“I learned how little people knew about them, including advisers,” he says. “But the demand was there.”

Elsasser studied the topic and then ran a seminar in conjunction with the gerontology department at the University of Nebraska at Omaha.

“We had over 180 people who tried to register for 120 seats,” he says.

From that Social Security seminar grew a retirement transition series, held in libraries throughout Omaha and a neighboring county, also covering Medicare and long-term care and estate planning.

For those wanting to learn more, Elsasser offers Social Security sessions.

“Often, those sessions lead to engagements covering the rest of retirement income planning,” he says. “The focus on Social Security has become the primary way we generate new clients.”

Alfonso, who works mainly with clients who are already retired or are on the verge of doing so, also provides specific Social Security planning, which he promotes on his website.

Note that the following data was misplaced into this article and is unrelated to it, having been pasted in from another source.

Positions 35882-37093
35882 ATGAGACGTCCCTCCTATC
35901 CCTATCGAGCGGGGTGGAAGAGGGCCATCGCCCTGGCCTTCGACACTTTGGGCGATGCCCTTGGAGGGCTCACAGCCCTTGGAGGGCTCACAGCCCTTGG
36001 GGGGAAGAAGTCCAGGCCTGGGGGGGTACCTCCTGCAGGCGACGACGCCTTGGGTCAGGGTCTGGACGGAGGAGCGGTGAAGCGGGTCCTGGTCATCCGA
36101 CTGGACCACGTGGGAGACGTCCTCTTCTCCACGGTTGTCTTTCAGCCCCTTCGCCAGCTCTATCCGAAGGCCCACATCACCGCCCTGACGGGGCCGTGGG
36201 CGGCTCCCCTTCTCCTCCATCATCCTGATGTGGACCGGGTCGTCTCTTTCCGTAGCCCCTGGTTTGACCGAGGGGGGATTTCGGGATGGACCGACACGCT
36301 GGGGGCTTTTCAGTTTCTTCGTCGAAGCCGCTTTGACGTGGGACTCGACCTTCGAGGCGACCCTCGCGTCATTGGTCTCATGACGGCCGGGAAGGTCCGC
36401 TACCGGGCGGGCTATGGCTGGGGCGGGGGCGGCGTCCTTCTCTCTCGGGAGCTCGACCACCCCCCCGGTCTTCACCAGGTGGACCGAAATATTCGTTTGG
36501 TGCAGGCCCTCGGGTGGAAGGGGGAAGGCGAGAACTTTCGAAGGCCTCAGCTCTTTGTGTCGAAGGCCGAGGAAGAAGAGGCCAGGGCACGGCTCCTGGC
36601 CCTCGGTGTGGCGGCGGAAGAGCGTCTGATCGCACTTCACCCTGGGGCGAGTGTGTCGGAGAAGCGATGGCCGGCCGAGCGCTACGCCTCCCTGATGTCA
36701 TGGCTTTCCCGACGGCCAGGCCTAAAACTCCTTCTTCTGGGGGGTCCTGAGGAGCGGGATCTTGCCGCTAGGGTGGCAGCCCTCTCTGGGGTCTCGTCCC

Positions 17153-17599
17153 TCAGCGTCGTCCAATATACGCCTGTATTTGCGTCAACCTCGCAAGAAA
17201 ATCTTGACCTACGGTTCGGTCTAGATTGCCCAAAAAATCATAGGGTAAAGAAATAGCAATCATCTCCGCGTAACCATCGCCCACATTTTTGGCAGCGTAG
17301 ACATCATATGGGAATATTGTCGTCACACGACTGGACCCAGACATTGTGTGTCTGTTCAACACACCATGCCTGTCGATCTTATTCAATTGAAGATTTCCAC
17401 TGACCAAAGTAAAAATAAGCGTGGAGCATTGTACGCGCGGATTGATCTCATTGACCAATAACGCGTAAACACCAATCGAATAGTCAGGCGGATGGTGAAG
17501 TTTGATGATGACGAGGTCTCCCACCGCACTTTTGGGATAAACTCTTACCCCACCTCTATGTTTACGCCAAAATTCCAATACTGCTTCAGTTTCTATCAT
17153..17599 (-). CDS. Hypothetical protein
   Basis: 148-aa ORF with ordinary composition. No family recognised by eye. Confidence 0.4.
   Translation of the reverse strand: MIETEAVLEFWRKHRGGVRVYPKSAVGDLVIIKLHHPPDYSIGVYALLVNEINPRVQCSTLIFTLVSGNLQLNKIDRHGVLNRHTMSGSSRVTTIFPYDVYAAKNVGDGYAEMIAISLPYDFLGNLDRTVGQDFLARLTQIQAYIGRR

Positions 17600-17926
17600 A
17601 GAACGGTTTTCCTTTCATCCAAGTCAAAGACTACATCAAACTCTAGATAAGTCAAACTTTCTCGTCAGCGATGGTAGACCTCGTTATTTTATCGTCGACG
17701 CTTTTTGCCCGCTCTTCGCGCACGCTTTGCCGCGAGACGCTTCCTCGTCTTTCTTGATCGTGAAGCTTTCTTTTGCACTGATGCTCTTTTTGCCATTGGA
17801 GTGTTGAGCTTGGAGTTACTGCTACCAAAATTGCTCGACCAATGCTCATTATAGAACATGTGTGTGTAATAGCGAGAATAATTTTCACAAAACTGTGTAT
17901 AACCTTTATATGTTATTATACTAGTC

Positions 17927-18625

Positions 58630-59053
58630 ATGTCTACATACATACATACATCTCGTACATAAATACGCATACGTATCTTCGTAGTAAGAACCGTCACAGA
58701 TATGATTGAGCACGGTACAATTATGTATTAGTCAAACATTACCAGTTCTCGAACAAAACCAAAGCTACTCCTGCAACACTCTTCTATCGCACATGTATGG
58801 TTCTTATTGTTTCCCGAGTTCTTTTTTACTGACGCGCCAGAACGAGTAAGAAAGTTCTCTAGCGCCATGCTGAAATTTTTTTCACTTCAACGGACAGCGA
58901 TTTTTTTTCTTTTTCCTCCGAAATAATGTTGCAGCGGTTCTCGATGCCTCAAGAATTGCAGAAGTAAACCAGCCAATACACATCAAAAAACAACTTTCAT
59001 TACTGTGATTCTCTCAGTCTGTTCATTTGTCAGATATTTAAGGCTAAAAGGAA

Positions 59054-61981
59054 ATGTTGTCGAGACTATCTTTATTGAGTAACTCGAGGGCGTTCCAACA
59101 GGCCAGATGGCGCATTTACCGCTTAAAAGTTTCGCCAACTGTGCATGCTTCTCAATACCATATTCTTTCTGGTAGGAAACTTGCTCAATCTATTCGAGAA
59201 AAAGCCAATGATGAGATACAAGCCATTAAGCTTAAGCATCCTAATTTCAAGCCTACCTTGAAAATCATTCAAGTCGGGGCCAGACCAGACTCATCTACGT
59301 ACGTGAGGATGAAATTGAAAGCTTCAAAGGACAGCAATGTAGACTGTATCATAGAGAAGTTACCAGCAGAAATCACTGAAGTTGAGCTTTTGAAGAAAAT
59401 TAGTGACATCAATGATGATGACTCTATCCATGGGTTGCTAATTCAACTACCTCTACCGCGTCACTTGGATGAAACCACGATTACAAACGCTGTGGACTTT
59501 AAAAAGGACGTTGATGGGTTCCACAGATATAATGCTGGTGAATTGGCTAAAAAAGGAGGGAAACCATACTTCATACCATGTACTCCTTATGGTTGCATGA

In addition, he says, “I’ve consulted for other planners whose clients need claiming advice.”

KEY COMPONENT
Other advisers position themselves as being knowledgeable in this area, even though they don’t offer stand-alone engagements.

“We do not provide Social Security planning as a separate service, because we need to understand a client’s entire picture to provide the most relevant claiming strategies,” Prather says.

As boomers approach the moment to make decisions about Social Security, they are drawn to advisers who show special expertise in the subject.

Jim Blankenship, a CFP and the founder and principal of Blankenship Financial Planning in New Berlin, Illinois, for example, has written “countless” accounts of the rules and options available.

“These days, at least a third of my clients come to me having first read an article or one of my books about Social Security strategies,” he says.

Mike Prendergast, a CFP and director at Altfest Personal Wealth Management in New York, reports having “in-depth discussions” about Social Security with clients, potential clients and even other professionals.

“Their clients are asking about Social Security, which is not a core knowledge area for them,” he says.

Although Prendergast doesn’t expect Social Security by itself to be a large revenue source for his firm, his expertise does have other benefits.

“It can make our existing client base happier and more engaged with our firm by providing tangible value,” he says.